Nautilus and its international partners have expressed 'deep disappointment' at the Panama Canal Authority's (ACP) recent response to concerns about unsafe working practices.
Since the beginning of this year, the Union has been working with the International Transport Workers' Federation and the US Masters, Mates & Pilots union to put pressure on the Authority after the alarm was raised by the Panamanian tug captains' union UCOC.
UCOC has highlighted incidents – some fatal – dating back to April 2016, when the expanded Canal was opened. It argues that the Authority has endangered employees by cutting crew numbers and requiring over-long working hours. These measures, it says, have led to constant fatigue and prevented crew members from taking necessary breaks to use the toilet and eat.
However, when these points were put afresh to the employer by the international union partners, the response was dismissive. Ilya R. Espino de Marotta, the Authority's deputy administrator and acting vice president for transit, said that UCOC's concerns had already been successfully addressed.
Employment at the organisation is 'coveted' thanks to its favourable working conditions, Ms Marotta insisted.
In their 28 April response, the union partners write: 'Impartial observers familiar with safe working conditions in the maritime industry do not agree that your agency has maintained and enhanced safety standards for the Canal workforce. A record of workplace injuries, deaths and negative reports from the Panamanian Ministry of Health, US National Transportation Safety Board and the International Transport Workers' Federation contradict you. Even your agency's own study, conducted by The Maritime Group, determined that additional tug captains were needed to avoid increased risk to health and safety.'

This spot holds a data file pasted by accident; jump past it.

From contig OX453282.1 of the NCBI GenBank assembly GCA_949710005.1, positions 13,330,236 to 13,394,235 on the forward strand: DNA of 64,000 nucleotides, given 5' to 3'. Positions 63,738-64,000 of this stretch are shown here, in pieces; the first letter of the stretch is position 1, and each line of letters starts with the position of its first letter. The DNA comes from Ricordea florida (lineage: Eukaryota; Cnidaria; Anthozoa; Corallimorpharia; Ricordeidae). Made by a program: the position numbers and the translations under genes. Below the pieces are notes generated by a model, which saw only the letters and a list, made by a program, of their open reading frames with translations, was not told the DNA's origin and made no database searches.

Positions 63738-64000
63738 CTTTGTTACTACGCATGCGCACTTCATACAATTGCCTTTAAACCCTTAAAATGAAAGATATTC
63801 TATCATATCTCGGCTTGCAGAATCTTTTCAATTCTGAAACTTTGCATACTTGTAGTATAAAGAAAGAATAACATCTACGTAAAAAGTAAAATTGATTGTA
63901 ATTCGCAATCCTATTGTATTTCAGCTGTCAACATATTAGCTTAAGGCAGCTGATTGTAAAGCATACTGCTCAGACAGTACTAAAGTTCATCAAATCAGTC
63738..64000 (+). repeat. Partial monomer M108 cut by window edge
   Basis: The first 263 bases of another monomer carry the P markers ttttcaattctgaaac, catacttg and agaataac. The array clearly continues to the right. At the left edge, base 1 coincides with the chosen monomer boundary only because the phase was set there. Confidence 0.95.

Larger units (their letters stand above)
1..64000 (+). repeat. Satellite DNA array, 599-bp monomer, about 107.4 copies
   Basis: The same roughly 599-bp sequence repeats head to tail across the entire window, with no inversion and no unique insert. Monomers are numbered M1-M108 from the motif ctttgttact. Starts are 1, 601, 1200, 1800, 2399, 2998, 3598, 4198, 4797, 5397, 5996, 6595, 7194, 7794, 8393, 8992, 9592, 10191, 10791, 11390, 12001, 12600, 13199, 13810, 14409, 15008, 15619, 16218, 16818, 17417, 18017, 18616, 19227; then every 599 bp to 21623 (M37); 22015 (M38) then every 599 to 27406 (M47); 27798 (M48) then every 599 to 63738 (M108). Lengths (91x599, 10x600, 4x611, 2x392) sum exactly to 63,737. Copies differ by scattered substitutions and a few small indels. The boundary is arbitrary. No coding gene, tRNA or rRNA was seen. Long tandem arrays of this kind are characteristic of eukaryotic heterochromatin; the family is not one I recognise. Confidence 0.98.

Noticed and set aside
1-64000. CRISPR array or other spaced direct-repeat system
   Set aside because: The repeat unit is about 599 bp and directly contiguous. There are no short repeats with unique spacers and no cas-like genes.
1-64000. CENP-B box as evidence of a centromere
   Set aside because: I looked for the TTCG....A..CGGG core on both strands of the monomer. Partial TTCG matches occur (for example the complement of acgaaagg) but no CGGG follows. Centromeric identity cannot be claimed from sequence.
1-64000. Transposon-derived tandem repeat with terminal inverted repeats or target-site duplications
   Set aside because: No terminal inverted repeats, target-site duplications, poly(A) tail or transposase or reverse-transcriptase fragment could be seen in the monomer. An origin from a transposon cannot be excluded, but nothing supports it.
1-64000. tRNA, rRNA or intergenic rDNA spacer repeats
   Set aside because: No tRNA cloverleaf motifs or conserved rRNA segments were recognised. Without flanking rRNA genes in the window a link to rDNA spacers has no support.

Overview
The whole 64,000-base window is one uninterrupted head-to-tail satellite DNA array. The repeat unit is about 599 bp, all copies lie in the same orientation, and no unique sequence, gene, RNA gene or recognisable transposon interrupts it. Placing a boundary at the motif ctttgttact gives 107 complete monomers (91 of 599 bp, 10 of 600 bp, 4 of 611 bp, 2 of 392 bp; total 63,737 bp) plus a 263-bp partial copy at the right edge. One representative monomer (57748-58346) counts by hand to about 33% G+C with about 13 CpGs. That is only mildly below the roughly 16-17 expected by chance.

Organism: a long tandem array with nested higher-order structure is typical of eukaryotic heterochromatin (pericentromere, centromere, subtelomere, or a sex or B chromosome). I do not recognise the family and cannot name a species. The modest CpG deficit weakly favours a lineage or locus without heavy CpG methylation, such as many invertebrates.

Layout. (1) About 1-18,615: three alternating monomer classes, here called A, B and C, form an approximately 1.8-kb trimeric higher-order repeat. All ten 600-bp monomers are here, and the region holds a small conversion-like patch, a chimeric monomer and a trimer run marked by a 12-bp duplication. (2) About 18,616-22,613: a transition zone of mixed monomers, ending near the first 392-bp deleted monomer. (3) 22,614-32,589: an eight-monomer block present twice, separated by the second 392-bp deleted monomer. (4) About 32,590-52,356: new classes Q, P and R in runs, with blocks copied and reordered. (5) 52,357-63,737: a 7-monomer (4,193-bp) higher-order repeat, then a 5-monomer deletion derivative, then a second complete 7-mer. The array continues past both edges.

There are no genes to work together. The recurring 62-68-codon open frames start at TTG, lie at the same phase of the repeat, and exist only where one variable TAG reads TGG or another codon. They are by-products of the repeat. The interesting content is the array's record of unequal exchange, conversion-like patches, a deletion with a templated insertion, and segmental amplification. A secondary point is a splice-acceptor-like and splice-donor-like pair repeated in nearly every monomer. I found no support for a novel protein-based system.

The partners also point out: 'Over a dozen tug captains have been unjustly disciplined for raising safety concerns. Work rotations and schedules remain essentially unchanged despite the intense change in workload and job complexity caused by the new Canal. Defective equipment remains in service and your agency's response to the present Covid-19 pandemic has been woefully inadequate.
'Our effort has been and will remain to bring world attention to the lamentable neglect and wholly unnecessary hazards you are subjecting your workers to on the Canal. It is only a question of time until tragedy will take place.'